Trump Lawyers Present Powerful Arguments Against Impeachment, Ridicule Basis of Proceedings
Feb. 12 , 2021 (EIRNS)—During the second day of the defense’s case during the Trump “show trial,” attorneys for former President Donald Trump presented extremely powerful arguments for acquittal. Was Trump unique in urging his supporters to “fight like hell” (the language in the article of impeachment)? Attorney David Schoen played a lengthy video showing Democrats, during their campaigning, arguing time and again, for people to “fight,” or “fight hard” or “fight like hell,” including a single speech from Kamala Harris in which she used the word dozens of times. Michael Van der Veen argued that all of this speech was legal and covered by the First Amendment. The right to free speech applies not only to the congressmen but also to the President.
More dramatically, he showed clips of some of the more egregious encouragement some federal lawmakers, as well as Vice President Harris, gave to the left-wing rioters who were upending the country prior to the election. This included Rep. Maxine Waters’ calls to create mobs around Trump administration officials were they to venture out in public.
There were clips of Democratic lawmakers—including among the impeachment managers—objecting to the counting of electoral votes in the past. There were clips of Democrats claiming that past elections were fraudulent—most notably Stacey Abrams in 2018 and Hillary Clinton after her 2016 defeat.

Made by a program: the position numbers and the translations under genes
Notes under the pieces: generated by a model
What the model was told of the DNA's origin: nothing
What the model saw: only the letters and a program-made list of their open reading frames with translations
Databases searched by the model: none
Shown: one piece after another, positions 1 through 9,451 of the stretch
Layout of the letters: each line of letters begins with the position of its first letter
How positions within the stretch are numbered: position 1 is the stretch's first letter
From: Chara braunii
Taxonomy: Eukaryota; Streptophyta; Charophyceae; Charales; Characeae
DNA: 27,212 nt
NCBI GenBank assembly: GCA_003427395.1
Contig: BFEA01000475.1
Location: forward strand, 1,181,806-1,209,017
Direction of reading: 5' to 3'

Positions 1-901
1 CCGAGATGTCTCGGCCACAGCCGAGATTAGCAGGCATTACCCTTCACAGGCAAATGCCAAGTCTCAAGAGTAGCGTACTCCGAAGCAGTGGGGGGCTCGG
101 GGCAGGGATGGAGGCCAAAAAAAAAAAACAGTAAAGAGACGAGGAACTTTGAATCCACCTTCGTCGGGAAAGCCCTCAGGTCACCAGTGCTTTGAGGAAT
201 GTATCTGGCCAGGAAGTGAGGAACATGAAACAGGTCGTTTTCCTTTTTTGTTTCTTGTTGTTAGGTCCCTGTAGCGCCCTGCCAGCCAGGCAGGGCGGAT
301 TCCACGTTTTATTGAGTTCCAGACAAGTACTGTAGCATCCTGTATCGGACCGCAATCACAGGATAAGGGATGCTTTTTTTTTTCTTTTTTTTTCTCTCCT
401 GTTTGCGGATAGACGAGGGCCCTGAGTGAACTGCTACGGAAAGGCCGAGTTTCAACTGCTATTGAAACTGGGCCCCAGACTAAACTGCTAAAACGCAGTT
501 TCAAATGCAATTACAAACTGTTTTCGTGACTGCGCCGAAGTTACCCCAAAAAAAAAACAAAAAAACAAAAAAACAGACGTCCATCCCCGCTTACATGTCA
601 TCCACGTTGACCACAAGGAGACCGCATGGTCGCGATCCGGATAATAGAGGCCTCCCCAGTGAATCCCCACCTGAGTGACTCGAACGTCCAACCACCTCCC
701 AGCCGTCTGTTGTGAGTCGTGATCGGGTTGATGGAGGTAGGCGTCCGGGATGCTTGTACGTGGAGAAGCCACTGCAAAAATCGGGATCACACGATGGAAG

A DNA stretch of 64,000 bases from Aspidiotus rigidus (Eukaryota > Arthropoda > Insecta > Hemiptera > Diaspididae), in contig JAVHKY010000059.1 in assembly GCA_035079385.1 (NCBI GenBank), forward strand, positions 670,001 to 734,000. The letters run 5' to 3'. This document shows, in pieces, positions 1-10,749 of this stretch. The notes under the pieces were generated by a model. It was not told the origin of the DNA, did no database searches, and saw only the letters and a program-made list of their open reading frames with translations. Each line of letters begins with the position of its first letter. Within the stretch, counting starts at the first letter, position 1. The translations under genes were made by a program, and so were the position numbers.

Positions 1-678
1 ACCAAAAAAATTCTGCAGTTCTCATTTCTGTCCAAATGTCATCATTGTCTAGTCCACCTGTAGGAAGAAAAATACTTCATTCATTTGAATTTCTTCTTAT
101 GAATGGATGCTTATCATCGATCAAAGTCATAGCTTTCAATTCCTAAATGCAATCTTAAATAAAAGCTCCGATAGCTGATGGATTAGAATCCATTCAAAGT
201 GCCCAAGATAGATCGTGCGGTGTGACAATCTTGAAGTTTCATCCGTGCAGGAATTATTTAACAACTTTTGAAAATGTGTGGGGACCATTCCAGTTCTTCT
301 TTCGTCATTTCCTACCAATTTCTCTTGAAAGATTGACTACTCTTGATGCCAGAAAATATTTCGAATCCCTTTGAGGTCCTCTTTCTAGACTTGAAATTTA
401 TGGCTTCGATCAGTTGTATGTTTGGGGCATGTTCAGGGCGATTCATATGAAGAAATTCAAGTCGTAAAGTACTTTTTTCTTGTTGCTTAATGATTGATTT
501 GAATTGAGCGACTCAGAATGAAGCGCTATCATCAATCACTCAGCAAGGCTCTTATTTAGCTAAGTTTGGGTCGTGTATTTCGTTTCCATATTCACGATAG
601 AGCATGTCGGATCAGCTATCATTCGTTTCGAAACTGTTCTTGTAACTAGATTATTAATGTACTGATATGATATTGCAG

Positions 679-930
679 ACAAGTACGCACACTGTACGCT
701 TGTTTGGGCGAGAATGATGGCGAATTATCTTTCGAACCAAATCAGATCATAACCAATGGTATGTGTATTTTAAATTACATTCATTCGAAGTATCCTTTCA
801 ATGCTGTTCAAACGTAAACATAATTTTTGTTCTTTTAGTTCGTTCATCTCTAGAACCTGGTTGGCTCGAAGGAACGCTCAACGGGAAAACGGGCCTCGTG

He also made the argument that “hate” was wrong wherever it came from, and drew the conclusion that what happened on January 6th, with people, virtually up in arms over the published election results, had occurred in an atmosphere that had been fueled by the years-long hate campaign of the Democrats against the sitting President. And showing the video of President Trump’s actual speech to the demonstrators before they went to the Capitol showed that President Trump had clearly called for a “peaceful demonstration.”
Van der Veen also went after the House managers’ attempt to discourage anyone from taking up President Trump’s defense by presenting a letter from 100 or so lawyers saying that any case presented would be “frivolous,” and given that intentionally presenting a frivolous case, could lead to penalties against the lawyers doing that, this was also a personal threat to them.
Van der Veen’s legal arguments were based on the work of Founding Father James Wilson, one of the first associate justices of the Supreme Court and one of the framers of the Constitution, who wrote extensively on the role of impeachment. Van der Veen characterized the impeachment trial as “an act of vengeance” and used quotes from Wilson to prove that the entire proceeding that was occurring now was absolutely unconstitutional and furthermore impinged on the constitutional rights of the President, who, as an elected official, merited an even more expansive freedom of speech right.
The mischaracterization of Trump’s statements also came to light, including the “very fine people” statement about Charlottesville, whose full context makes it absolutely plain to anyone that Trump was not referring to violent neo-Nazis or white supremacists when he described non-violent demonstrators for maintaining the Robert E. Lee statue.